Overcome by Judah's appeal, Joseph disclosed himself to his brothers, assuring them that in treating him as they did they had been carrying out the will of God. He then urged them to return home quickly and bring all their families to Egypt, to live in the land of Goshen. And Pharaoh, when he heard of this, rejoiced, and gave to Joseph and his brothers the best that Egypt could offer.[24]
And so Jacob and all his family came to Egypt, seventy persons plus their wives,[25] and all, except for Joseph, his two sons and one grandchild, were settled in the Land of Goshen.[26] Joseph presented Jacob and five of his brothers to Pharaoh, and Jacob blessed Pharaoh.[27]

[edit] The blessing of Jacob

When Jacob felt that his days were near, he blessed Manasseh and Ephraim, the sons of Joseph, giving them equal inheritance with his own sons. But despite protests by Joseph, Jacob blessed Ephraim the younger first above Manasseh.[28] He also gave his blessing upon all his sons. (Genesis 49) Though he blessed them in order by their age, the blessing he gave Joseph was greater than the others:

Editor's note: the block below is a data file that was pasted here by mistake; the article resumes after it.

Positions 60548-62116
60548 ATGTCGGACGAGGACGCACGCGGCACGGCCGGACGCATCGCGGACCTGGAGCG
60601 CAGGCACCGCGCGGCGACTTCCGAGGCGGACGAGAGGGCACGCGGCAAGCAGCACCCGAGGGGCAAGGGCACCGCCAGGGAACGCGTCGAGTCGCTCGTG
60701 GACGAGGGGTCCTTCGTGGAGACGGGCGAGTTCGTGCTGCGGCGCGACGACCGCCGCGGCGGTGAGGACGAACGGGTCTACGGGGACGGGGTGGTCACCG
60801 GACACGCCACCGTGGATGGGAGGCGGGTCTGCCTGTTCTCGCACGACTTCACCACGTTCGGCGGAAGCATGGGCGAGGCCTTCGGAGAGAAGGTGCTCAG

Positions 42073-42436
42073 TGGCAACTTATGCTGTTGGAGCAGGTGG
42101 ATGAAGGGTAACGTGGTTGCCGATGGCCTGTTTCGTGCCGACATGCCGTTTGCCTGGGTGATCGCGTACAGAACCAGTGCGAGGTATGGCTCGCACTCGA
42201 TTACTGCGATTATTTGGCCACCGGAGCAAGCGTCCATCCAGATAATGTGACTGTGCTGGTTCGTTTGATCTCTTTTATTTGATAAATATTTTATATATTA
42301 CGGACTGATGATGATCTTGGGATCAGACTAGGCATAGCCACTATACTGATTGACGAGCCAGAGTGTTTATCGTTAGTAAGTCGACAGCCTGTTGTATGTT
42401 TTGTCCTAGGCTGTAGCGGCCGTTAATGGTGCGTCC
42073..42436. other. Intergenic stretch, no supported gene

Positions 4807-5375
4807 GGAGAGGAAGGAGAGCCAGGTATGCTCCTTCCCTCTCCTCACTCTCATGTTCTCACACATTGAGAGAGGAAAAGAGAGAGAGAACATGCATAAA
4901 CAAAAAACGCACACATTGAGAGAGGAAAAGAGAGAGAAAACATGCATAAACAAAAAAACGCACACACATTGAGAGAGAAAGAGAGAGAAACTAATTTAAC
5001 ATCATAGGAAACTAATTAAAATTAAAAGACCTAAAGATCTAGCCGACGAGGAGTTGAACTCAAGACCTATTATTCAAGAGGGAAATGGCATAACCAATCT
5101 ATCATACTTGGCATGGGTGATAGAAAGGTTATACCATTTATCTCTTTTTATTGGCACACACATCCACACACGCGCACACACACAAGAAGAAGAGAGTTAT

'Joseph is a fruitful tree by a spring, whose branches climb over the wall. The archers savagely attacked him, shooting and assailing him fiercely, but Joseph's bow remained unfailing and his arms were tireless by the power of the Strong One of Jacob, by the name of the Shepherd of Israel, by the God of your father-so may he help you! By God Almighty-so may he bless you with the blessings of heaven above, and the blessings of the deep that lies below! The blessings of breast and womb and the blessings of your father are stronger than the blessings of the eternal mountains and the bounty of the everlasting hills. May they rest on the head of Joseph, on the brow of him who was prince among his brothers.'
Jacob blessing his grandchildren, Ephraim and Manasseh, in the presence of Joseph and their mother Asenath by Mattia Preti, 17th century (Whitfield Fine Art Gallery).
Jacob adopted Joseph's two sons, Ephraim and Manasseh, as his own. Anticipating his death, he blessed each of his 12 sons with varying blessings he deemed appropriate. It has been understood that Judah, the fourth born, received the primary blessing, due to Reuben's incest and Simeon's and Levi's betrayal.